The Tharsis Region of Mars is Peppered With These Strange Pit Craters. Now They’ve Been Found Elsewhere

An Atypical Pit Crater in ancient terrain near Elysium Mons, as seen by the Mars Reconnaissance Orbiter. Credit: NASA/JPL-Caltech/UArizona.

Pit craters are found on solid bodies throughout our Solar System, including Earth, Venus, the Moon, and Mars. These craters – which are not formed by impacts — can be indications of underground lava tubes, which are created when the top of a stream of molten rock solidifies and the lava inside drains away, leaving a hollow tube of rock. If a portion of the roof of the tube is unsupported, parts of it may fall in, making a hole or a pit along the lava tube’s path.

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This Bizarre Terrain on Mars is Caused by Water Ice and Carbon Dioxide

Spring fans and polygons on Mars, as seen by the HiRISE camera on the Mars Reconnaissance Orbiter. Credit: NASA/JPL-Caltech/UArizona.

From orbit, this landscape on Mars looks like a lacy honeycomb or a spider web. But the unusual polygon-shaped features aren’t created by Martian bees or spiders; they are actually formed from a ongoing process of seasonal change from created from water ice and carbon dioxide.

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This Crater on Mars is Just a Couple of Years Old

A recently formed impact crater on Mars. Credit: NASA/JPL-Caltech/UArizona

Changes are always taking place on Mars, from factors like seasonal variations and wind. But there’s one other aspect that changes the surface of Mar quite often: impacts.

Here’s a new impact crater that was seen by the Mars Reconnaissance Orbiter. Exactly when the crater formed is not known, but this image was taken on July 24, 2020 and in a previous image of this site taken in 2018, the crater is not there.

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This is a Dust Avalanche on Mars

HiRISE Spots Slope Streaks Fanning Out on Mars Image Credit: NASA/JPL-Caltech/UArizona

For decades, scientists have observed dark landslides called slope streaks on Mars. First seen by the Viking orbiters in the 1970s, every orbiter mission since has observed them, but the mechanism behind the slope streaks has been hotly debated: could they be caused by water activity on the Red Planet, or are they the result of some sort of dry mechanics?

Turns out, the leading candidate is “dry.” But scientists with the Mars Odyssey mission have verified an additional culprit behind the slope streaks: carbon dioxide frost.

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These are Star Dunes on Mars, Formed When the Wind Comes From Many Different Directions

An amazing aspect of Mars that is captured in many HiRISE images is geologic diversity within a small area. This image, of a crater in the Tyrrhena Terra region, was targeted to look at the geologic aspects of possible clays detected with the CRISM instrument. Image Credit: NASA/JPL/UArizona

Missions to Mars are expensive, even orbiters. They’re there to do science, not take pretty pictures. But sometimes Mars’ beauty is captured inadvertently, usually with some science mixed in.

That’s the case with this picture of star dunes captured by the HiRISE camera on NASA’s Mars Reconnaissance Orbiter.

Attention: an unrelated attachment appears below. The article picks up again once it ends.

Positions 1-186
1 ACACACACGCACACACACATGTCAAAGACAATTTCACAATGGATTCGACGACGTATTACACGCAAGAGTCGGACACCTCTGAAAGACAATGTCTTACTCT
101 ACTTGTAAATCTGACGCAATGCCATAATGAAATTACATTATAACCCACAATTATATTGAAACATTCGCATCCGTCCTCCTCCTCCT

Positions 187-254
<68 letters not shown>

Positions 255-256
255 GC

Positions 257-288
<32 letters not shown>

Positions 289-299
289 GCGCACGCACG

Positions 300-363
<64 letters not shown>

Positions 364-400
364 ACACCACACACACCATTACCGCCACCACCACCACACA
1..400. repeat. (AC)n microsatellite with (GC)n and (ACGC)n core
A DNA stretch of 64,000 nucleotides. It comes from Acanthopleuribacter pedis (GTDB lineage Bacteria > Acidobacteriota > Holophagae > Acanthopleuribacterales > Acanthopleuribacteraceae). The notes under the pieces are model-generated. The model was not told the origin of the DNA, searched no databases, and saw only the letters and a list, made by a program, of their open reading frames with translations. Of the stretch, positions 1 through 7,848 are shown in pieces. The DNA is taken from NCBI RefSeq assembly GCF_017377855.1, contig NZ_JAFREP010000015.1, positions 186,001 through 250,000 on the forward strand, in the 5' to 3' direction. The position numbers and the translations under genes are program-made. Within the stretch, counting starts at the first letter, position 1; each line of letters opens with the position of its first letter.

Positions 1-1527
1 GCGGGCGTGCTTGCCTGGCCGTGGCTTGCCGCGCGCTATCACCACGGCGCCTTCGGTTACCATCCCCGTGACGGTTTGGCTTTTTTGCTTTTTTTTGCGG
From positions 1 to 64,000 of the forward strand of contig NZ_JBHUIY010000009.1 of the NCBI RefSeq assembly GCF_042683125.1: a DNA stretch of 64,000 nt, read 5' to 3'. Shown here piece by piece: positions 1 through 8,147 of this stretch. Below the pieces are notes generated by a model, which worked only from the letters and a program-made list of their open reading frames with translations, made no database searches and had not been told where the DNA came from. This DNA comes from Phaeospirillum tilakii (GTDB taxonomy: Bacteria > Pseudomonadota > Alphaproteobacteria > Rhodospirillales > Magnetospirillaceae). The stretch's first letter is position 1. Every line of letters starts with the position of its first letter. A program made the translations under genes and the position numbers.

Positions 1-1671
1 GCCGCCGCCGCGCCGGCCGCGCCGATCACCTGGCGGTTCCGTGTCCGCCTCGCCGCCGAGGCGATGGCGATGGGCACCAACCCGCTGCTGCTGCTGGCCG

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Mars Orbiter Captures Images of China’s Rover From Space

The Chinese Zhurong rover landed on Mars in May 2021.This HiRISE image, acquired on 11 March 2022, shows the rover's new location. Credit: NASA/JPL/UofA

China’s Tianwen-1 lander and Zhurong rover touched down on the Martian plain Utopia Planitia on May 14, 2021 after spending about three months orbiting the Red Planet. While the Chinese Space Agency has shared images of the rover and lander (including a cute family portrait taken by a wireless remote camera), NASA’s Mars Reconnaissance Orbiter has been following the rover’s travels from above.

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Strange Terraces on Mars are a Clear Signal of Sedimentary Rock

Sedimentary rock in Danielson Crater on Mars. Credit: NASA/JPL/UArizona

If we’ve learned anything about Mars the past 2-3 decades from the various rovers, landers and orbiters we’ve sent to the Red Planet, it’s that the planet’s geologic history is much more complicated and diverse than what we thought.

This picture from the HiRISE (High Resolution Imaging Science Experiment) camera on the Mars Reconnaissance Orbiter shows fractured sedimentary rock inside a crater called Danielson. Sedimentary rock is a sure sign that this planet was active in the past. The fracturing, layering and terrace-like structures suggests a long-term watery history in this region.

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Ice Peeks out of a Cliffside on Mars

This area, on the western edge of Milankovic Crater on Mars, has a thick deposit of sediment that covers a layer rich in ice. The ice is not obvious unless you look in color. In the red-green-blue images that are close to what the human eye would see, the ice looks bright white, while the surroundings are a rusty red. The ice stands out even more clearly in the infrared-red-blue images where it has a striking bluish-purple tone while the surroundings have a yellowish-grey color. The ice-rich material is most visible when the cliff is oriented east-west and is shielded from the sun as it arcs through the sky to the south. Image Credit: NASA/JPL/UArizona

The HiRISE (High-Resolution Imaging Science Experiment) camera on the Mars Reconnaissance Orbiter has captured another beauty. This time the image shows water ice peeking out from a cliffside on Mars. A layer of sediment obscures most of the ice, but fingers of it are visible.

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